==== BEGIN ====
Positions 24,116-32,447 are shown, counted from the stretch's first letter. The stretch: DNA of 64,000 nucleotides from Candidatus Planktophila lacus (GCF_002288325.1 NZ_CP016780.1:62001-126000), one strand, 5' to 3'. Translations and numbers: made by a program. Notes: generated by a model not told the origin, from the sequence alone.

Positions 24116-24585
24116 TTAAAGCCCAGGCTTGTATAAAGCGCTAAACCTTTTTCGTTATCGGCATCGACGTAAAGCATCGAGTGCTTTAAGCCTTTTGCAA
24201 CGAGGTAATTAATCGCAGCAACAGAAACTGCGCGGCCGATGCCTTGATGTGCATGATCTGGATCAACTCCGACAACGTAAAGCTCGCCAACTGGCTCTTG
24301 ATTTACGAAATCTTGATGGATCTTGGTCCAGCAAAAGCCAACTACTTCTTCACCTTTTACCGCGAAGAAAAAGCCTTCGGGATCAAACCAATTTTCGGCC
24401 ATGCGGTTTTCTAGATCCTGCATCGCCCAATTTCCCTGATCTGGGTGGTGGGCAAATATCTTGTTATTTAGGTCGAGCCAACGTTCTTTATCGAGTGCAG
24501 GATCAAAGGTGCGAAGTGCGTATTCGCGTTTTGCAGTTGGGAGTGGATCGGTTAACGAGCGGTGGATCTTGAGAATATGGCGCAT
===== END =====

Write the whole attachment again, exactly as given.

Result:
Positions 24,116-32,447 are shown, counted from the stretch's first letter. The stretch: DNA of 64,000 nucleotides from Candidatus Planktophila lacus (GCF_002288325.1 NZ_CP016780.1:62001-126000), one strand, 5' to 3'. Translations and numbers: made by a program. Notes: generated by a model not told the origin, from the sequence alone.

Positions 24116-24585
24116 TTAAAGCCCAGGCTTGTATAAAGCGCTAAACCTTTTTCGTTATCGGCATCGACGTAAAGCATCGAGTGCTTTAAGCCTTTTGCAA
24201 CGAGGTAATTAATCGCAGCAACAGAAACTGCGCGGCCGATGCCTTGATGTGCATGATCTGGATCAACTCCGACAACGTAAAGCTCGCCAACTGGCTCTTG
24301 ATTTACGAAATCTTGATGGATCTTGGTCCAGCAAAAGCCAACTACTTCTTCACCTTTTACCGCGAAGAAAAAGCCTTCGGGATCAAACCAATTTTCGGCC
24401 ATGCGGTTTTCTAGATCCTGCATCGCCCAATTTCCCTGATCTGGGTGGTGGGCAAATATCTTGTTATTTAGGTCGAGCCAACGTTCTTTATCGAGTGCAG
24501 GATCAAAGGTGCGAAGTGCGTATTCGCGTTTTGCAGTTGGGAGTGGATCGGTTAACGAGCGGTGGATCTTGAGAATATGGCGCAT